Turin, 1940 – Rome, 1994
Alighiero Boetti – or Alighiero e Boetti as he liked to sign his works from 1971 – was born in Turin, Italy. The son of lawyer Corrado Boetti and violinist Adelina Marchisio, he began his career as a self-taught artist, after having briefly studied Business and Economics at the University of Turin.
In 1967, the Christian Stein gallery in Turin offered Boetti his first solo show, within a context marked by the recent birth of Arte Povera. The young artist was subsequently invited to take part in all group exhibitions around this theme, that paved the way for total freedom of artistic expression, and in shows on Conceptual Art such as ‘When Attitudes become Form’ at the Kunsthalle Basel in 1969.
The latter marked Boetti’s detachment from Arte Povera in favour of conceptual experimentation through duplication, symmetry and multiplication. His works then focused on codes of classification and communication, working with numbers, maps and alphabets, playing with a variety of materials and techniques, reminiscent of ancient Asian craftsmanship.
Boetti’s passion for Afghanistan began in the early 1970s with a few trips that later turned into long stays, and in 1971 Boetti and his wife opened the ‘One Hotel’ in Kabul. During this time Boetti began working on the Mappe (Maps), entrusting the realisation of his famous tapestries to Afghan female embroiderers. The colours and shapes of the flags changed according to the world’s geopolitical context at the time of the realisation (1971-1994). Kabul inspired another famous series entitled Frasi messe al quadrato (Squared Sentences). After the Soviet occupation of Afghanistan (December 1979 – February 1980), the discontinuation of the production of tapestries led him to work with Afghan refugees in Peshawar, Pakistan (as from 1986).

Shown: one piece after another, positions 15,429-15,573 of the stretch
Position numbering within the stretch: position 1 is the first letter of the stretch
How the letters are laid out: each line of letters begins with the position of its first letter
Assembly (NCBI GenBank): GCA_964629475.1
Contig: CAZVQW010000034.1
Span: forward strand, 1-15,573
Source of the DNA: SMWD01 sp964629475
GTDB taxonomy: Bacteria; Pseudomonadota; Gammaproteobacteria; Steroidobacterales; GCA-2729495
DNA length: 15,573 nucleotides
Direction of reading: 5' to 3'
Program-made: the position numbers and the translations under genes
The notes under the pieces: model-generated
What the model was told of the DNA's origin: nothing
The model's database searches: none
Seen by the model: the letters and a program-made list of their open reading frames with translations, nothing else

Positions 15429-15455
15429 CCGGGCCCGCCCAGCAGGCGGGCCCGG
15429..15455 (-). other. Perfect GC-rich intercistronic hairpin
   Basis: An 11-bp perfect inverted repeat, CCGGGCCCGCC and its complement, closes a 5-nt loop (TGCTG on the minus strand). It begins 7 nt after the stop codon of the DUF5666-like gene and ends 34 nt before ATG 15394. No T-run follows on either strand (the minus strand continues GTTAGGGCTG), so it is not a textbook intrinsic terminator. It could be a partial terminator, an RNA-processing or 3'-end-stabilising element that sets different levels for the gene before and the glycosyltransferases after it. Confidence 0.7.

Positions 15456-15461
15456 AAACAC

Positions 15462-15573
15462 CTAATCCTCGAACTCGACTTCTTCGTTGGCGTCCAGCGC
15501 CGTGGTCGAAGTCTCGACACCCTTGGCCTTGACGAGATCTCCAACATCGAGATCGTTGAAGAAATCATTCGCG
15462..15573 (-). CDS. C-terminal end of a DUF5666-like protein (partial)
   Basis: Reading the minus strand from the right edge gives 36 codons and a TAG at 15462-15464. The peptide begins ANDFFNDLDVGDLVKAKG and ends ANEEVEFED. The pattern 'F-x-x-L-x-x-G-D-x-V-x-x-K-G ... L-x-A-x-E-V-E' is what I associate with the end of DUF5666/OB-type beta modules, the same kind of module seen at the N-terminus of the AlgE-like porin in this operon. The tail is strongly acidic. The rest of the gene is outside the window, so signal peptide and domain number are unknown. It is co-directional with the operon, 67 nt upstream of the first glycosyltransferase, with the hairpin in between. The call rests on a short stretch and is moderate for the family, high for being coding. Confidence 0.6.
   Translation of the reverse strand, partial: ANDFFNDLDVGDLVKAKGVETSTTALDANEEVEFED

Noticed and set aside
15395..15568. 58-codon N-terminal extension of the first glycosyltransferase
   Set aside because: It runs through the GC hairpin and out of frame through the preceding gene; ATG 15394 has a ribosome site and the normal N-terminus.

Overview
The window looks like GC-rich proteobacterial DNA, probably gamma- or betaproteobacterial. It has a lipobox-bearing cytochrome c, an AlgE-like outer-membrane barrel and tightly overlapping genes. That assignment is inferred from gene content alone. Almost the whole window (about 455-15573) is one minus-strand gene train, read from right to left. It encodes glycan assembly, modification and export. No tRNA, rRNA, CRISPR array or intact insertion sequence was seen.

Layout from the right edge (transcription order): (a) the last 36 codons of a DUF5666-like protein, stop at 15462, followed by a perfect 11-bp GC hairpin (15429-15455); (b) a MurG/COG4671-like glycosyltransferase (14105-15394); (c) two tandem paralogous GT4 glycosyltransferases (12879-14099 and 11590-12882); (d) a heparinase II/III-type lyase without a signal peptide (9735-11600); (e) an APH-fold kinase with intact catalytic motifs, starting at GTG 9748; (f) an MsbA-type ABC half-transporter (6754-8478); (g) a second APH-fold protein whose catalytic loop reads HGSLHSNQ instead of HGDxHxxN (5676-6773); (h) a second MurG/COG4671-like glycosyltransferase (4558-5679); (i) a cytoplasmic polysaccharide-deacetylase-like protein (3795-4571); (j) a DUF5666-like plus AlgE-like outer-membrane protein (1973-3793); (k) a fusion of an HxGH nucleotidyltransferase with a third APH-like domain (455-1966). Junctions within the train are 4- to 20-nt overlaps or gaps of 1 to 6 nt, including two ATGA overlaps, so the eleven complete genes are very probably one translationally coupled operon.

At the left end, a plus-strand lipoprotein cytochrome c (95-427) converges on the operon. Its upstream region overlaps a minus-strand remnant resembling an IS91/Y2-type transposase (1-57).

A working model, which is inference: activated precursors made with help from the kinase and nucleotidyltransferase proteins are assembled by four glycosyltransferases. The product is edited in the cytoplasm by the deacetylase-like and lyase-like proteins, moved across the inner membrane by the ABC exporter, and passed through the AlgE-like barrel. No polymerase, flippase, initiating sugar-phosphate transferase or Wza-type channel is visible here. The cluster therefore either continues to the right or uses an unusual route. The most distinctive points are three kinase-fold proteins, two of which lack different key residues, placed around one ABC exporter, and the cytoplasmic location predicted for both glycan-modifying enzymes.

A great traveller, Boetti spent long periods in different continents. Countries like Ethiopia, Guatemala and Japan inspired him to create his Lavori postali (Postal Works) with local stamps. Evoking the passing of time, these pieces were based on the mathematical mutation of the stamps and on the unpredictable adventure of the world’s postal services.
The revolutionary aspect of Boetti’s work was the creation of a paradigm within which to act for the people involved in the creative process, thus radically questioning the role of the artist and the impact of chance, sequence, repetition and authorship in the creation of a work of art. His work and attitude have strongly influenced the next generation of artists in Italy and around the world.
© Alighiero Boetti
Salman Alighiero Boetti
exhibition catalogue edited by Tornabuoni Arte. Texts by Salman Ali, Clino Trini Castelli, Bruno Corà and Giorgio Colombo. B/w and colored illustrations, 86 pages, 11×8 in, Italian/English, 2021.
exhibition catalogue edited by Tornabuoni Art Paris. Text by Ilaria Bignotti. B/w and colored illustrations, 63 pages, 9,6×6,8 in, French/English, 2020.
Utopia. Italian Art & Design
exhibition catalogue edited by Tornabuoni Art Paris. Texts by Charles Zana and Flavia Frigeri. B/w and colored illustrations, 72 pages, 6,6×9,6 in, English, 2019.
Alighiero Boetti. Decoding his Universe: Works on Paper (1968-91)
exhibition catalogue edited by Tornabuoni Art London. B/w and colored illustrations, 86 pages, 7,8×11 in, English, 2019.
Alighiero Boetti. Minimum/Maximum
exhibition catalogue edited by Tornabuoni Art and Luca Massimo Barbero, Fondazione Giorgio Cini, Venice. B/w and colored illustrations, 240 pages, 9,4×11,8 in, Italian/English, 2017.
Alighiero Boetti. Photocopies
catalogue related to the project “COLOUR=REALITY. B+W=ABSTRACTION (except zebras)”, curated by Tornabuoni Art, Hans Ulrich Obrist and Agata Boetti, Fondazione Giorgio Cini, Venice. B/w and colored illustrations, 352 pages, 9,4×11,8 in, Italian / English, 2017.
exhibition catalogue edited by Tornabuoni Art London and Laura Cherubini. B/w and colored illustrations, 336 pages, 9,4×11,8 in, Italian/English, 2016.
exhibition catalogue edited by Tornabuoni Art Paris. Text by Anne Marie Sauzeau. B/w and colored illustrations, 240 pages, 9,4×11,8 in, French/English/Italian, 2010.
Alighiero e Boetti
exhibition catalogue edited by Tornabuoni Arte and Bruno Corà. B/w and colored illustrations, 224 pages, 11,4×12,9 in, Italian/English, 2005.